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Alberta – BC’s framework: the Feds should wait on Northern Gateway

Native Leaders and environmentalists protesting the Enbridge, Northern Gateway Project last year. The Canadian Press Images/Paul Wright.

So British Columbia and Alberta agree that there should be an agreement, negotiation or framework on pipelines. Confusing? Given the events of meetings on, then off and then announcements made on November 5th, it’s hard not to be. But what has really changed, what matters?

What has not changed is agreement on the first four conditions that the BC government laid down last year. These are the successful completion of an environmental review for pipeline projects, “world-leading” marine spill response systems, land oil-spill prevention, and address First Nations’ requirements and treaty rights.

On the fifth condition where BC receives a portion of Alberta’s oil royalties, there was no agreement until the qualified proposal of yesterday. Many economists including myself wrote of how the original condition would create an economic quagmire for the movement of goods in this country. It seems that BC and Alberta agree with this assessment with the announcement that the royalties are off-the-table.

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In its place the fifth condition of benefits will now be a negotiation between a pipeline proponent and the BC government.

As I have written before, this negotiation is defining BC’s new role in energy corridor. With that in mind, here are some key points to keep in mind.

First, there will be a natural gas pipeline that will run to the Kitimat part of the LNG plant in that location. First Nations and others have agreed to this pipeline. The message for Gateway pipeline is: it is not the pipeline but the concern about its contents and their risks.

Second, it is in the best interests of Canadians that the negotiations and any agreement between proponents and the BC government be transparent. The agreement has wider implications for the free movement of all goods in this country. If new barriers are to be created then the conditions and impacts of the barriers must be known.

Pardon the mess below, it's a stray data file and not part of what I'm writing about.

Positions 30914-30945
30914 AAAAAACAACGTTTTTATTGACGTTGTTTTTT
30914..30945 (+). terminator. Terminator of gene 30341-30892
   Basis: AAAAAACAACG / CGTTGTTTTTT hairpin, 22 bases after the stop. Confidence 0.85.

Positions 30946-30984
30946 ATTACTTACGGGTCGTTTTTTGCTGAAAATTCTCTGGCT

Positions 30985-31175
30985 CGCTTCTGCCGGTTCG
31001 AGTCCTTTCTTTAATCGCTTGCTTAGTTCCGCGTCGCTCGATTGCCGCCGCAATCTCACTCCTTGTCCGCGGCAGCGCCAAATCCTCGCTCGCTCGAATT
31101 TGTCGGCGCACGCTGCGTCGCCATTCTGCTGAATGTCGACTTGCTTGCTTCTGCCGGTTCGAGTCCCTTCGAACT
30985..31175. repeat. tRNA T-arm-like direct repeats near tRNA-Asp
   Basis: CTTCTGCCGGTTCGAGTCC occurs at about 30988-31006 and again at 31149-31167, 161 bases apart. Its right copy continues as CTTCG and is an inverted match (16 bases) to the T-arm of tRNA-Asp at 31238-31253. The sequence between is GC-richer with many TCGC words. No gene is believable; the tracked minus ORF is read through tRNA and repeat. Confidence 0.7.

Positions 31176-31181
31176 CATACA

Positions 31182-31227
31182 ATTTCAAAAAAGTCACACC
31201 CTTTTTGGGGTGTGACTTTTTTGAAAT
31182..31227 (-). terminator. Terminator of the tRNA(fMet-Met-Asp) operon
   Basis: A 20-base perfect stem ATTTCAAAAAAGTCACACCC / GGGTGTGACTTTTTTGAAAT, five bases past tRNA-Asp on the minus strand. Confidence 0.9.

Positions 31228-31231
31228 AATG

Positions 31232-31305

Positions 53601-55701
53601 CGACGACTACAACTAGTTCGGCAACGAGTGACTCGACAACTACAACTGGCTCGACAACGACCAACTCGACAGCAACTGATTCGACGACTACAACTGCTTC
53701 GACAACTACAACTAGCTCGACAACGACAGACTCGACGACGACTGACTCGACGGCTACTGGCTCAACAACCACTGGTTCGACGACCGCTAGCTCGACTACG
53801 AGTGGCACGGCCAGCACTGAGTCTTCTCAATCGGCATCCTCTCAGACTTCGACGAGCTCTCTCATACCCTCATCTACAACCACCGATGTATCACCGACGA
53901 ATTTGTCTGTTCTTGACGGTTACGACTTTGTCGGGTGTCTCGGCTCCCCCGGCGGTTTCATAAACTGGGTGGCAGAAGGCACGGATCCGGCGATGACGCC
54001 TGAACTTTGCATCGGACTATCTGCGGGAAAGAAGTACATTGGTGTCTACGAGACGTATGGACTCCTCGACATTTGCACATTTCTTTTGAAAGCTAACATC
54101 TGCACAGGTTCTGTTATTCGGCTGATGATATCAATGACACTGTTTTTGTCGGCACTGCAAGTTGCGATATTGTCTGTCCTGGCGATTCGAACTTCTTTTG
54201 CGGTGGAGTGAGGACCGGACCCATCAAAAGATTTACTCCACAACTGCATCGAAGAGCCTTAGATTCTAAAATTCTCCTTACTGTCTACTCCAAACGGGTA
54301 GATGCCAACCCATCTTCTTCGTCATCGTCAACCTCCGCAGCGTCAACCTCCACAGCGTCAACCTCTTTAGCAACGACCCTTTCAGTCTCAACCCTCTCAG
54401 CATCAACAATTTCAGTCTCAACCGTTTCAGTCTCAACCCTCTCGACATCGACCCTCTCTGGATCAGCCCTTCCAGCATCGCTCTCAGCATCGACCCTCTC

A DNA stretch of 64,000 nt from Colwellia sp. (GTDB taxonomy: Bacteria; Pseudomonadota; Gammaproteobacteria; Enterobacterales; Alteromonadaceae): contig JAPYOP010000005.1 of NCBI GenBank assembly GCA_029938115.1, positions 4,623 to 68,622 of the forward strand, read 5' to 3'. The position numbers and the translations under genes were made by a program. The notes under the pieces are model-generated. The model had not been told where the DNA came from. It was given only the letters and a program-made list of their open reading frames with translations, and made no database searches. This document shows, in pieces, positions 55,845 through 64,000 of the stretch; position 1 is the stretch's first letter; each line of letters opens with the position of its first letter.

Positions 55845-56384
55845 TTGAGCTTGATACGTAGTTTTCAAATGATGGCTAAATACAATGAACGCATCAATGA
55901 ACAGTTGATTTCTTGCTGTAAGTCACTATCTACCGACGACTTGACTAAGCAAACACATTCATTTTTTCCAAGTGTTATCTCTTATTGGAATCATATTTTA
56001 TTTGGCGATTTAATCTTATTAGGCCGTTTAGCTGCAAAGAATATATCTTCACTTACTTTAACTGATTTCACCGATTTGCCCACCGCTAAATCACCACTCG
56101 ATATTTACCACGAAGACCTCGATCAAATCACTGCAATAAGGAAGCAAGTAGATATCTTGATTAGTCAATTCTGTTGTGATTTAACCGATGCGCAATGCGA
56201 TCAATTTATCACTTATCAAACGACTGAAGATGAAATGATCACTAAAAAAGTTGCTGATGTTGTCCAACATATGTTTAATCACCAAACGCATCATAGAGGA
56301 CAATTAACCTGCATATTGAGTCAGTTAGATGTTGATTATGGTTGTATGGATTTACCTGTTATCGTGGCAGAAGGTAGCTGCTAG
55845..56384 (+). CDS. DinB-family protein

Third, what will the economic benefits look like? If they are a tariff or tax on the product itself then we are not far removed from a royalty and the issues that would create. However, if the benefits focus on the risks then there are some serious opportunities to move forward in a win-win situation for all.

One example is the establishment of trust funds that would be used for mitigation and spill management. Another suggestion is what Harvard’s Michael Porter calls ‘shared value’. For pipelines, this economic and strategic principle will take some imagination given that their true value is in the product shipped, not the pipe itself. However, one starting example, in addition to other economic benefits First Nations receive, that where a pipeline is built through traditional trapping and hunting grounds then First Nations would be trained and employed to be first eyes on the ground for leaks mitigation and detection.

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Fourth, there is wisdom in the Gateway Tribunal, and certainly the federal cabinet, delaying any decision about Gateway until after the provincial governments and proponents have at least the opportunity to work through this framework. While the tribunal is a recommendation, the federal cabinet is the one who must decide. Waiting to allow this framework process to unfold will go a long way to depoliticizing a situation so that two neighbouring provinces, their people and First Nations can really listen to the concerns of each other and in doing so, achieve a strategic alignment with each other.

Watch energy economist Richard Dixon discuss the Northern Gateway pipeline agreement:

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